I don’t miss the three-ring circuses of my childhood. After 147 years, amid animal rights allegations and shrinking ticket sales, the Ringling Bros. and Barnum & Bailey Circus closed last year. That’s OK by me. Elephants should be free to roam.
I don’t miss Ringling — because I’d rather go to Cirque du Soleil.
I saw Cirque du Soleil’s “Quidam” in 2011 and “Luzia” in 2017; my boyfriend watched “Amaluna” in 2013. Neither of us could wait to see the Canadian traveling circus’ “Volta,” which opened last week under a white-and-gold big top at Marymoor Park in Redmond.
“Volta,” which is about finding yourself, was inspired by the spirit of adventure and street sports: Whether they’re doing tricks on a bike, hopping from rooftop to rooftop or jumping double dutch rope, these performers seem to find the power within themselves to do the incredible.
We were in awe of the design of the show: the sets, props, costumes and lighting echoed themes of alienation and self-realization. I couldn’t take my eyes off of the colorful costumes: Each was designed by Zaldy Goco, who is famous for his work with Lady Gaga, Michael Jackson, Gwen Stefany and the TV show “RuPaul’s Drag Race.” They were as vibrant and glorious as the show itself.
“Volta” opens with The Mr. Wow Show — the show of all shows. Mr. Wow, the chief judge, holds the power to make you or break you. This is where we meet Waz, a contestant on the reality TV show who is in search of fame, love and acceptance.
Waz is ashamed of who he is because he’s different. When he was a kid, he had lots of dreams and aspirations. Now he’d rather blend in with the everyman — they live their lives glued to their cellphones, settle for their everyday routines and are out of sync with their true selves. They’re lost, bored, unhappy.
It doesn’t take long for Waz to realize that he doesn’t need fame but the freedom to be himself. We watch as Waz joins other free spirits, rediscovers who he is and who he wants to be, and then blazes his own colorful trail.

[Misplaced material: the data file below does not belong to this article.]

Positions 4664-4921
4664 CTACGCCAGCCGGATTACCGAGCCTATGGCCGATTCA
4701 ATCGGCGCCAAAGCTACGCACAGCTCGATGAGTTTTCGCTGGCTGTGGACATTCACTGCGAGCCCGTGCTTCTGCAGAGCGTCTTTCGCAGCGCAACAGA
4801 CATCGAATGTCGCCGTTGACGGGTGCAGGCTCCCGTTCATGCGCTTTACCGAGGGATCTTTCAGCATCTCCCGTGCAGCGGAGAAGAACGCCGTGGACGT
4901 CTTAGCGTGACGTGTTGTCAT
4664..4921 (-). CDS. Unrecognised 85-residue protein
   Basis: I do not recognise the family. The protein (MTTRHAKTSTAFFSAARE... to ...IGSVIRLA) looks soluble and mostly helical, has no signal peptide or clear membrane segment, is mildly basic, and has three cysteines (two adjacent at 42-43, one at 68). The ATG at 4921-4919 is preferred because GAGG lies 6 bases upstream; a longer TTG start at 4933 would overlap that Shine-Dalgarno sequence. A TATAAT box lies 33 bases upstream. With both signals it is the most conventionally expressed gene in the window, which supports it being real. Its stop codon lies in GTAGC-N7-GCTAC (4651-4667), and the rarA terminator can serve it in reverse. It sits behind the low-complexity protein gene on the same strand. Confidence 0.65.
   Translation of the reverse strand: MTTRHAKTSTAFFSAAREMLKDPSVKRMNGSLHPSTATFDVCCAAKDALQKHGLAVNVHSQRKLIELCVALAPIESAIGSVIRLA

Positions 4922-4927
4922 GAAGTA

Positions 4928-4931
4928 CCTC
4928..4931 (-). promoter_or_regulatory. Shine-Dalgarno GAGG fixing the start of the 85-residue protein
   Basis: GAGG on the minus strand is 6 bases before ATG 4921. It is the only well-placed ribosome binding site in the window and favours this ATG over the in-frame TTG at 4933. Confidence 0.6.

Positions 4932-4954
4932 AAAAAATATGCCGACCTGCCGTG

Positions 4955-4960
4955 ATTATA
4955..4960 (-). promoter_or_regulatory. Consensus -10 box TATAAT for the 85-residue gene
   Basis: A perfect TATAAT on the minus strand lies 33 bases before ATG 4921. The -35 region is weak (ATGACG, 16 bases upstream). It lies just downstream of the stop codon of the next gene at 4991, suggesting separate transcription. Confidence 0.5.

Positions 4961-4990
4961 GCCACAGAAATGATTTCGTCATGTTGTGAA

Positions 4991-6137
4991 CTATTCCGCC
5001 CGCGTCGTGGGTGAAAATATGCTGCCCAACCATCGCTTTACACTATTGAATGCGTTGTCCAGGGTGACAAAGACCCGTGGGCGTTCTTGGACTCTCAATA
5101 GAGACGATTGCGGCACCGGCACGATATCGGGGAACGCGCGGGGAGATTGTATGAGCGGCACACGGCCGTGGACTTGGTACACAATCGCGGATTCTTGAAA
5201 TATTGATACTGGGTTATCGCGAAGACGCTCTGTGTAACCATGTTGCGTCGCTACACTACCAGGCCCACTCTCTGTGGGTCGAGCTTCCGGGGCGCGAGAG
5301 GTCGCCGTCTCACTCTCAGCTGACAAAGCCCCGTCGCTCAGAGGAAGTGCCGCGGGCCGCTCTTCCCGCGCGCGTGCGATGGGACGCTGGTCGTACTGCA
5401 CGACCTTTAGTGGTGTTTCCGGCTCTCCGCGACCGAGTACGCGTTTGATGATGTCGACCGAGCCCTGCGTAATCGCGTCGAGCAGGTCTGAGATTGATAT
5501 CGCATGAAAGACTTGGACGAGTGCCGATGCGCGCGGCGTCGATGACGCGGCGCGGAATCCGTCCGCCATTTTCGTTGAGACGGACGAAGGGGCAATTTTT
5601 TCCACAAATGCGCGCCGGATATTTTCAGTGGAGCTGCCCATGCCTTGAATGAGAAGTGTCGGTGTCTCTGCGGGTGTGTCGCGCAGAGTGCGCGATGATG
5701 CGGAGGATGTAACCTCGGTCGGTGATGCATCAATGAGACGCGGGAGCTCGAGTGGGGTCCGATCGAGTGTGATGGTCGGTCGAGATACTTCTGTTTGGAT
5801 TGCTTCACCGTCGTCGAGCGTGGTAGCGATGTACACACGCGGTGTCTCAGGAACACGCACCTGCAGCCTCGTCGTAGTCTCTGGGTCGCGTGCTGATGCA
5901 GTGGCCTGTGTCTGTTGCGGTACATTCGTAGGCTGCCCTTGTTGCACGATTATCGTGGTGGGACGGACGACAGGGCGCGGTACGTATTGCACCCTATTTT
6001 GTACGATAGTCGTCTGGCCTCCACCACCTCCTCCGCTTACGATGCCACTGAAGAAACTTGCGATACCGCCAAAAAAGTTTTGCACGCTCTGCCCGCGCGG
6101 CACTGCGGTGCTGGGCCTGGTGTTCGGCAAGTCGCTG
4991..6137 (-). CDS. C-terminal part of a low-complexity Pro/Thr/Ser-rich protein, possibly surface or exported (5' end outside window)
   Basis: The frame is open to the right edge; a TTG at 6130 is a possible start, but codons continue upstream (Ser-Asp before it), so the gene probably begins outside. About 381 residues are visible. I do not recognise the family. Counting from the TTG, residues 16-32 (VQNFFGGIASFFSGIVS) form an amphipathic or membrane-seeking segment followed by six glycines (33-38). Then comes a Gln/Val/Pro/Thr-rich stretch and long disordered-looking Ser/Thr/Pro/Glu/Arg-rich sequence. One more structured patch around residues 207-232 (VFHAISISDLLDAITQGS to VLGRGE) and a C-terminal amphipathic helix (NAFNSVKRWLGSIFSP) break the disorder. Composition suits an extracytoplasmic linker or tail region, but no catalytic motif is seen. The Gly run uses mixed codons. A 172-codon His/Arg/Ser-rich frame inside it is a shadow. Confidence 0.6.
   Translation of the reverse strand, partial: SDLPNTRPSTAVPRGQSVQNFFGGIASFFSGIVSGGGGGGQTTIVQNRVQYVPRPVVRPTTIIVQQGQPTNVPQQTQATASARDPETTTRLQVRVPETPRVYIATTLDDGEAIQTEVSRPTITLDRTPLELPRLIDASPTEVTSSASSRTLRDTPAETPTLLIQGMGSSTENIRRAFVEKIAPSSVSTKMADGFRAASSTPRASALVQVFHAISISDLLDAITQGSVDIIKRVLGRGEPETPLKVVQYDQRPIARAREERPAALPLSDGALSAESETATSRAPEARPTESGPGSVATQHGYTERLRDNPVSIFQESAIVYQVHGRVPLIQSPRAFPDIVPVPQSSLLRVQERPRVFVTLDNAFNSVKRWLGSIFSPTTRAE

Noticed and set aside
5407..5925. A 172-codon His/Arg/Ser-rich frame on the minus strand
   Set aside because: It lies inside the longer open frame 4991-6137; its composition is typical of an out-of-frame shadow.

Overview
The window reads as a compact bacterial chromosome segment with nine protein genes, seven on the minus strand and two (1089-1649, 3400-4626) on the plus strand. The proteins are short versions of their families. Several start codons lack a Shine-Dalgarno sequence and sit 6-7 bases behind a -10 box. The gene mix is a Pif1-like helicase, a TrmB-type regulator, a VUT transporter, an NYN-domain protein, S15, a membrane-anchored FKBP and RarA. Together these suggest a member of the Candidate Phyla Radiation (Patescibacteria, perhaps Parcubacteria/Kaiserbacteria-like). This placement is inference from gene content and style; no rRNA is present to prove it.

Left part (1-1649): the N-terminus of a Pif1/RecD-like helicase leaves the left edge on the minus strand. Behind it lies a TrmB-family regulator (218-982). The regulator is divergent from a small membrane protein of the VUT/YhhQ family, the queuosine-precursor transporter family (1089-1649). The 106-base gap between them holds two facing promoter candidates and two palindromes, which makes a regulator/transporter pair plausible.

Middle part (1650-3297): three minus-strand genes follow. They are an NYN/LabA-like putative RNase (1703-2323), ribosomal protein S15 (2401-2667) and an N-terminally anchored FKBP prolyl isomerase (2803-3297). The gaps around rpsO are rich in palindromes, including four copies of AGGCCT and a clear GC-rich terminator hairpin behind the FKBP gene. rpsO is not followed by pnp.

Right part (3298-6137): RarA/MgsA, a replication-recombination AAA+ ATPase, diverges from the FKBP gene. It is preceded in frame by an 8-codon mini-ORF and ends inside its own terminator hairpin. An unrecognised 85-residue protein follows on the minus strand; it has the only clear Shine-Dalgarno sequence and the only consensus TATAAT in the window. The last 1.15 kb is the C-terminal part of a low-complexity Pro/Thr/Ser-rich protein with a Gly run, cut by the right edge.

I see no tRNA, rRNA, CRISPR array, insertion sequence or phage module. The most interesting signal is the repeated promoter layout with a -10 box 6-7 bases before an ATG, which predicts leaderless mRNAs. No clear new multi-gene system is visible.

Here are some performance highlights from the show:
A man flies in long sweeping arcs while holding onto a lamp. Hanging on with his hands or feet, the man gracefully swings and spins. The light is a metaphor for illuminating the main character’s journey.
An act featuring a building sandwiched by trampolines transforms a drab city into a playground. In a nod to parkour, acrobats climb, dive and jump off the building.
A man and woman perform an acrobatic routine on a giant ladder while it pivots on stage. They climb, tumble and spin in synchronized movements.
Hoop-diving acrobats tumble and jump through stacked hoops, sometimes feet first, sometimes headfirst. They even throw hip-hop and breakdancing moves into the mix.
A woman performs an aerial routine suspended by her hair. She rises and falls, swings back and forth and spins like a top, all while barely touching the ground.
A BMX jump park is erected on stage for an act featuring riders who perform acrobatics on two wheels. The riders jump off ramps, perform tricks midair and speed past each other in a crisscross fashion.
Sara Bruestle: 425-339-3046; sbruestle@herald net.com. Twitter: @sarabruestle.
If you go
What: Cirque du Soleil’s “Volta”
Where: Marymoor Park, 6046 West Lake Sammamish Parkway NE, Redmond
When: Through Nov. 4, 8 p.m. Tuesday through Thursday, 4 and 8 p.m. Friday and Saturday, 1 and 5 p.m. Sunday
Cost: Tickets are $39-$270; parking is $20.
More: 877-924-7783 or www.cirquedusoleil.com/volta.